The 11th edition of the Taipei Biennial opened to the public last week at the Taipei Fine Arts Museum. Co-curated by Mali Wu and Francesco Manacorda, the exhibition will see a list of 42 individual and group participants from 19 countries until exhibition closes on 10 March 2019 . As for the theme? Post-Nature—A Museum as an Ecosystem focuses on the ecosystemic structures formed between humans and nature and aims to be a platform for socials experimentation and a myriad of interdisciplinary possibilities.
Ping Lin, Director of Taipei Fine Arts Museum, adds that “This year’s Taipei Biennial also considers imminent issues, including environmental and survival concerns for human beings that arise from recognising our past identities, the onset of political and global financial crises, as well as advanced information and technology developments.” Through speculation and experimentation in contemporary art, the participating individuals and groups can explore how humans can ensure the longevity of humanity in this current era.
The robust line-up showcases not only visual artists, but also activists, filmmakers, architects, NGOs, and other non-visual artists. Some names include Ruangsak Anuwatwimon, Martha Atienza, Au Sow-Yee, Ursula Biemann, Alexey Buldakov, Huai-Wen Chang+Mas (Micro Architecture Studio), Ting-Tong Chang, Laila Chin-Hui Fan, Futurefarmers, and Tue Greenfort. Highlight presentations include Anuwatwimon’s Anthropocene (2018), a rolling landscape comprising twenty coloured and overlapping mounds of polluted soil collected from across Taiwan — diving into issues of ethics and human morality regarding regional land.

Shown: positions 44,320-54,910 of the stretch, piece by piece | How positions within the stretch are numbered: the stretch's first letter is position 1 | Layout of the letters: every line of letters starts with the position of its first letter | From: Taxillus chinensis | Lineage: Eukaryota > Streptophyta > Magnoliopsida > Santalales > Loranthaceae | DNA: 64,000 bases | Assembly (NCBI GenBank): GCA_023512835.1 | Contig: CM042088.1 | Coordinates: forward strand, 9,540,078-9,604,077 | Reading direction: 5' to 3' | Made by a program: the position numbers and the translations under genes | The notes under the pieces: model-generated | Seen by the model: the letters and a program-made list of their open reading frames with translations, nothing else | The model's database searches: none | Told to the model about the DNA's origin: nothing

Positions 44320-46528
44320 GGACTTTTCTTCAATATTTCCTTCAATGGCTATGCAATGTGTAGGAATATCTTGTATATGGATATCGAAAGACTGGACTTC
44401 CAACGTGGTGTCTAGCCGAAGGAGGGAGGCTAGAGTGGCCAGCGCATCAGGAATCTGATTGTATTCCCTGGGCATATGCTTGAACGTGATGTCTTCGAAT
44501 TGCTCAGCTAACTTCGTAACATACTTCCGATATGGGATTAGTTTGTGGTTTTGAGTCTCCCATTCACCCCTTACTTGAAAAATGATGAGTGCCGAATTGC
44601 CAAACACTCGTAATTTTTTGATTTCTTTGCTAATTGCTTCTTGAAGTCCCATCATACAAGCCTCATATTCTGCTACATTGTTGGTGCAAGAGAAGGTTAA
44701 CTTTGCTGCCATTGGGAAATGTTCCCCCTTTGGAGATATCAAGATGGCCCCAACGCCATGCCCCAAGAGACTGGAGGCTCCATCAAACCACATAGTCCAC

Vivian Suter, who lives and works in the southwestern Guatemalan Highlands, has produced a new series of response paintings at a tea plantation in the Lala Mountain of Taiwan, influenced by rain, wind, mud, plants, and insects. Similarly, sound artist Laila Chin-Hui Fan will present Yuanshan Sound Walk, a sensory experience guided by herself along the original path of Scenery Near Yuanshan, a painting created in 1928 by Taiwanese artist Kuo Hsueh-Hu.
Malaysia’s Au Sow-Yee will exhibit A Love Story of Life and Death: Coconut Forest, Belle of Penang, and Intelligence Agent (2018), a three-channel video and sound installation that humorously mimics the Southern Pavilion from the 1935 Taiwan Exposition. Designed as a film set, the work charts Taiwan’s colonial history through an unlikely romance between a missing intelligence agent and the ‘Belle of Penang’.
In a new iteration of Inverted Tree (Reflected), Henrik Hakkanson’s ongoing piece at the entrance of Taipei Fine Arts Museum, the artist has suspended a local tree upside down, appropriating the Duchampian concept of transferring non-art into art space. Here, the tree has become a sculpture, with its branches reflected endlessly in mirrors above and below its crown, looking into the human relationship to and exploitation of nature.
Taipei Fine Arts Museum
No. 181 Zhongshan N. Road Sec. 3, Taipei
17 November 2018 — 10 March 2019